The ensemble surrounding Bell includes one TV legend and a band of lesser-known scene stealers. The race for the title of breakout character is a tough one: Chidi (William Jackson Harper) is Eleanor’s Good Place-assigned soul mate and exasperated protector of her secret—a professor of ethics and moral philosophy during his time on Earth, he’s both the best and worst person for her in this situation. Condescending philanthropist Tahani (Jameela Jamil) lives in the gaudy estate next door with Jianyu (Manny Jacinto), a Buddhist monk living under a vow of silence. And then there are the tenders of the Good Place, eager-yet-hesitant Michael (Ted Danson) and Siri-made-flesh Janet (D’Arcy Carden). Danson and Carden are a hoot working through Michael’s and Janet’s adjustments to corporeal forms and human customs, while well-meaning Tahani gets summed up in one of the pilot’s biggest laughs, with Bell approximating Jamil’s posh mannerisms: “Ooo, helloo, I’m just a big beautiful utterly perfect cartoon giraffe!”
Eleanor’s no slouch, either. Well, technically, she was a slouch before dying, but as a sitcom character in an outlandish paradise, she’s the ideal focal point, and Bell is at her best when she’s playing someone who’s magnetic in spite of her jagged edges. Eleanor bent the rules and fucked other people over when she was alive, but she’s now locked into a system where she must stay in line and think about others, lest she be sentenced to… whatever those sounds from the Bad Place are, a situation rife with comic tension. And Eleanor’s exaggerated delight in performing even the slightest of human kindnesses signals that Bell just might’ve found a role to rival her signature TV character. (The same goes for Danson and the childlike curiosity he brings to Michael—interesting first name for a guy who’s constructed a fanciful world from scratch.)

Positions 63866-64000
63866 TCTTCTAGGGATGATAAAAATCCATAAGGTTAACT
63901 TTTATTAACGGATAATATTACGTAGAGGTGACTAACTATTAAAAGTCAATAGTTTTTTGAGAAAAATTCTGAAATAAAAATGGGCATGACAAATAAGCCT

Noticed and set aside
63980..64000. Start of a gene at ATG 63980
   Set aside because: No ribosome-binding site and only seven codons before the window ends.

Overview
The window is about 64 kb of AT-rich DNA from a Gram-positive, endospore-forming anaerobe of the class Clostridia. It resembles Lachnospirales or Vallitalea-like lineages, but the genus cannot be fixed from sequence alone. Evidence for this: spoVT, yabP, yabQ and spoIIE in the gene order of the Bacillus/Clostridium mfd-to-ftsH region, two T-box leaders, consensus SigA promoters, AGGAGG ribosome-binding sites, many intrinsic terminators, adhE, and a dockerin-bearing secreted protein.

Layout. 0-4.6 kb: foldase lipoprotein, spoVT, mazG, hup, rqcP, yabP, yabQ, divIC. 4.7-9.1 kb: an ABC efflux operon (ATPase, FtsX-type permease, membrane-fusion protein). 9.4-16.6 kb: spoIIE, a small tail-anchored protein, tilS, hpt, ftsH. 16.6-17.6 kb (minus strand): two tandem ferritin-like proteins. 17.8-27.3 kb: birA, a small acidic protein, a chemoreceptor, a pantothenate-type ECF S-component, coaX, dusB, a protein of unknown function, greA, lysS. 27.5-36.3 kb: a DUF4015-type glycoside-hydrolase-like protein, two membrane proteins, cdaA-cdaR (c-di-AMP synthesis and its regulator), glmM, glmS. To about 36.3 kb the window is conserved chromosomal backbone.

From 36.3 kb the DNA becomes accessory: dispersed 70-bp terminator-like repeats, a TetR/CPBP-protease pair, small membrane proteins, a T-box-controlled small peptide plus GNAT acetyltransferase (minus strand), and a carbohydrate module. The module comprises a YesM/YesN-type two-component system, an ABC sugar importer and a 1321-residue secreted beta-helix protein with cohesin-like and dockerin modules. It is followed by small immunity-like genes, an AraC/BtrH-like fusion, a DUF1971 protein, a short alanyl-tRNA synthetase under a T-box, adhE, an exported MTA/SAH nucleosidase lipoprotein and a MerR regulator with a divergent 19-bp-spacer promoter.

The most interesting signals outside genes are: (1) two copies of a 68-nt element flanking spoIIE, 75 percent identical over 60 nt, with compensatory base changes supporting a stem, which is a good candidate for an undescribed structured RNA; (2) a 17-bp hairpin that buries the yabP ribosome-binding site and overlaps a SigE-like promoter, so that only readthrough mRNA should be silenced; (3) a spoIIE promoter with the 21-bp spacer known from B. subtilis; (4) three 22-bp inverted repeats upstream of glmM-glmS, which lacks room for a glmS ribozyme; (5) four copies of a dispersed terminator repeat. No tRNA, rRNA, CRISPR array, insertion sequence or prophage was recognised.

While the enigma of Eleanor’s delivery unto the Good Place ought to stoke fan theories and online sleuthing, the setting itself is also worth getting lost in. And not just the points system, but the Epcot World Showcase set design and the writers’ inventive work within the Good Place’s profanity filters. (“Fuck”s become “fork”s, “shit”s become “shirt”s, and so on.) Opportunities for jokes never go to waste, be they Eleanor’s continued disappointment in the life Michael and crew think she led or the Lost-like flashbacks to her actual life and the lives of those around her. The show’s premise has so much potential for musing and puzzling that it’s a relief it remembers to be funny, too. The Good Place can rest easy knowing it’s the only new comedy on TV that can land jokes based on utilitarianism and the stage outfit of festival-headlining EDM night-light Deadmau5.
Of the questions left hanging after the show’s first five chapters, the most nagging is this: How does The Good Place sustain itself past its first season? It has a full head of cliffhanger steam at the moment, but are these the opening pages of an epic novel, or is Eleanor becoming a better person a story more suited to a single-season novella? Schur has said he hadn’t conceived of the complete first season before he could identify what a second season of the show would look like, and given his track record as a TV creator and showrunner, The Good Place is worth the benefit of the doubt. That just might be the one place where faith has a role to play in The Good Place.